Magistrate lashes out at police over roadblocks


A BULAWAYO magistrate has accused police officers of abusing motorists at roadblocks after they attempted to have former Lupane West MP Njabuliso Mguni prosecuted for a traffic offence soon after his High Court landmark victory over spot fines.


Mguni recently won a landmark case against the police after High Court judge Justice Andrew Mutema ordered the release of his car that was impounded by the police after he refused to pay a spot fine.

The former MP refused to pay the $50 fine after police failed to issue him with a ticket and instead wrote his alleged offence on a piece of paper.

After Mguni’s court victory, the police took him to the Magistrates Courts for driving a vehicle whose third number pad was not self-adhesive, had no rear number plate, light and front white reflectors.

However, magistrate Tinashe Tashaya on Wednesday cautioned the police saying they should abide by the law.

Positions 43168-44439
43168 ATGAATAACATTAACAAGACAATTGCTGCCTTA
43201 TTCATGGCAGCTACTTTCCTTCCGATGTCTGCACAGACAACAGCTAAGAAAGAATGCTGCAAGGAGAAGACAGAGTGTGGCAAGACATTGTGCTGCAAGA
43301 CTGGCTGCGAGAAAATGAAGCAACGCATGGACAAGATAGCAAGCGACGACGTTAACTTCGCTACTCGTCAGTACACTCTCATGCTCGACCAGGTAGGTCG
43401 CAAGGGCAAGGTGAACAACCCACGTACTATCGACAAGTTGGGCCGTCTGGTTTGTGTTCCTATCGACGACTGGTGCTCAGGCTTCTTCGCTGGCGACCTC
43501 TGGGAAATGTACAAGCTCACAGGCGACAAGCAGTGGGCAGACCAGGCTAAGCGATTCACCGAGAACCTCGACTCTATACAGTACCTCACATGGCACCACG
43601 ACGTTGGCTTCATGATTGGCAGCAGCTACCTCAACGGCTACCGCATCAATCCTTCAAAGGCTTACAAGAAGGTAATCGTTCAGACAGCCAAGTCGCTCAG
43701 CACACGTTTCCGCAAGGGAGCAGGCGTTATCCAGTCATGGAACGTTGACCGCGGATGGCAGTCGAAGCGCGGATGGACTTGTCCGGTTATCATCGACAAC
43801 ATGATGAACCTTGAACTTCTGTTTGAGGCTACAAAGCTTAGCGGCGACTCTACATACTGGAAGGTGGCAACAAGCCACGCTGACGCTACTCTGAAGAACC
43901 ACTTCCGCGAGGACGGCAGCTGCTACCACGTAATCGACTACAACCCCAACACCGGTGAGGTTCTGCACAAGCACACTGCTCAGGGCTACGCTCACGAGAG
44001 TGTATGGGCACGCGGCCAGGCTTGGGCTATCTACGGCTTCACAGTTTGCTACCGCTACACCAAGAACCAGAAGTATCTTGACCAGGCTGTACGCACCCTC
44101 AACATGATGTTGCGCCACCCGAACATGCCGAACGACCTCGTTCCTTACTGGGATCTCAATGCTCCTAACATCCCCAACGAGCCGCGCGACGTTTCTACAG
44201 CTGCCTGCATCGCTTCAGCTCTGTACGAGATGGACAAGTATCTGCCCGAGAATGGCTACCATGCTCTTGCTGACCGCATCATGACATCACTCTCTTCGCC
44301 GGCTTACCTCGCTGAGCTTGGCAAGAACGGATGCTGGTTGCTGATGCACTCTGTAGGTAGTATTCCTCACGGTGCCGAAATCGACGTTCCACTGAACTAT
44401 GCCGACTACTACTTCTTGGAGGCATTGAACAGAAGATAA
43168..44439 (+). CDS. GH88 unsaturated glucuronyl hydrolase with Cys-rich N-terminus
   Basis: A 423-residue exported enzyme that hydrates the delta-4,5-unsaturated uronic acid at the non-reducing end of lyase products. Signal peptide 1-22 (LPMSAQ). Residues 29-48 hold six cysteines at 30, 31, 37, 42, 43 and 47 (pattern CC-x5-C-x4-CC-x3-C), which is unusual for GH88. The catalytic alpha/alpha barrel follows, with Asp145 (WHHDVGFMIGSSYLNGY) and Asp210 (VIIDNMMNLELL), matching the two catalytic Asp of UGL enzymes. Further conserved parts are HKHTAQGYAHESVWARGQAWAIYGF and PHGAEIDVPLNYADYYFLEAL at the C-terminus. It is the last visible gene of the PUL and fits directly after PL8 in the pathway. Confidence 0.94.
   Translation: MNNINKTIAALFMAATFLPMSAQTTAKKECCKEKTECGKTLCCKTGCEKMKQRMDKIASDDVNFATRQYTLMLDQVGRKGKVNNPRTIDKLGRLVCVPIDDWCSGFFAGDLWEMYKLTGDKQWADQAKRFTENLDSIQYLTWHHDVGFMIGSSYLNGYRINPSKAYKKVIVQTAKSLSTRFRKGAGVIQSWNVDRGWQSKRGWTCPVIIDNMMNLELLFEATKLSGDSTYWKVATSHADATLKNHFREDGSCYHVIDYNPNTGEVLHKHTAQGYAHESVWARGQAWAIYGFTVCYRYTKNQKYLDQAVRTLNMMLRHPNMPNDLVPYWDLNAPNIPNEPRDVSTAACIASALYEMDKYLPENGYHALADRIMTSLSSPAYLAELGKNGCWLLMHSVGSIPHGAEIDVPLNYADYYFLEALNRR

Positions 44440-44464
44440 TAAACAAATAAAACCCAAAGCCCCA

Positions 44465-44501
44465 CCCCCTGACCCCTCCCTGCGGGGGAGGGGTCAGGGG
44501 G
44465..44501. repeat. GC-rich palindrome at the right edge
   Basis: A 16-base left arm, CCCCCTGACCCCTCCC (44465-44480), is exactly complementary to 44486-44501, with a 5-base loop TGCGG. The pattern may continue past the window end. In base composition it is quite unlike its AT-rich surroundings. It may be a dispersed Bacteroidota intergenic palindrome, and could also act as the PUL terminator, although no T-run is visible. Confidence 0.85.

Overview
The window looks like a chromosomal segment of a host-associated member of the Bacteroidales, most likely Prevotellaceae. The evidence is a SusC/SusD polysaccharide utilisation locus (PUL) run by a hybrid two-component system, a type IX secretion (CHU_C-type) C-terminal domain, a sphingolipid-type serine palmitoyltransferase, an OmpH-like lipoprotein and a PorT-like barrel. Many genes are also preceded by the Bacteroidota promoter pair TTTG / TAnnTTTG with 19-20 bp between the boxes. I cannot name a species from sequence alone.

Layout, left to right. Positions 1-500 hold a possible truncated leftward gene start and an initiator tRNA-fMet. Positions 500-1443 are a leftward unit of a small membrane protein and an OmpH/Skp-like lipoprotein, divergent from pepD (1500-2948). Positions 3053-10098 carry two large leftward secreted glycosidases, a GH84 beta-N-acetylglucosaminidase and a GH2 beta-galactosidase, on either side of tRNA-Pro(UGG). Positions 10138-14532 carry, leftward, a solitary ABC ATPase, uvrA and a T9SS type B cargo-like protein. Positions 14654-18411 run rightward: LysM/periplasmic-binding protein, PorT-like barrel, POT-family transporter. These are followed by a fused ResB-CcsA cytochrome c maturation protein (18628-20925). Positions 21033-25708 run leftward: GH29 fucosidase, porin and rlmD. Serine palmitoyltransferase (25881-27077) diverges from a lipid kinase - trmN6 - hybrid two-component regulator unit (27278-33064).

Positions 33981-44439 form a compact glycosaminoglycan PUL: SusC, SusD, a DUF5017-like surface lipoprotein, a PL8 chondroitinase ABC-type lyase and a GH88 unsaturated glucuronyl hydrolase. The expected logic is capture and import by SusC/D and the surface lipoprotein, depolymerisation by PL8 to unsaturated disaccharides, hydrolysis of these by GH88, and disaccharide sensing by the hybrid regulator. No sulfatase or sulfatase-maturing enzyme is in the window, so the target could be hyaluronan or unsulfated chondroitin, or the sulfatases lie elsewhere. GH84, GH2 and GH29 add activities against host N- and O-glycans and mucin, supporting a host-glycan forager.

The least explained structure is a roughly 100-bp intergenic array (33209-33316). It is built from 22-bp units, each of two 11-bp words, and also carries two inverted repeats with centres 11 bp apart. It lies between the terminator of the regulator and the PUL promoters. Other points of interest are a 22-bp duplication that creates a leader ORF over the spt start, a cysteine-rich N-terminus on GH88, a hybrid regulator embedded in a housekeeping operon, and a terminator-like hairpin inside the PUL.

Mguni’s lawyer Lizwe Jamela of Zimbabwe Lawyers for Human Rights had submitted that the defects police cited had already been rectified.

Jamela asked the magistrate to caution and discharge Mguni since the charges had already been overtaken by events.

He said police should follow the law when mounting roadblocks and ensure they have enough stationery.

“This case is just a cover-up for their misconduct during duties otherwise the problems that the car had have since been resolved,” Jamela said.

Police had claimed that they did not issue Mguni with a ticket because they had no stationery.

However, Tashinga agreed with Jamela’s submissions before cautioning and discharging Mguni.

“Police should abide by laws,” he said. “They cannot violate people’s rights by saying they have no official papers at a roadblock.

“In the first place if you are unequipped why do you mount that roadblock, what will you be doing at a roadblock?”

Prosecutors had said Mguni on March 13, was driving a Toyota Corona along 4th Avenue Extension when he was stopped by police.

His car was inspected by a Constable Munorweyi who noted that the third number pad was not self-adhesive, the rear number plate light was not working and the front white reflectors were missing.

The police ordered Mguni to Drill Hall where his car was impounded. Police wrote on a piece of paper that Mguni should pay $50 for the cited defects on the vehicle.

Mguni successfully challenged police actions at the High Court.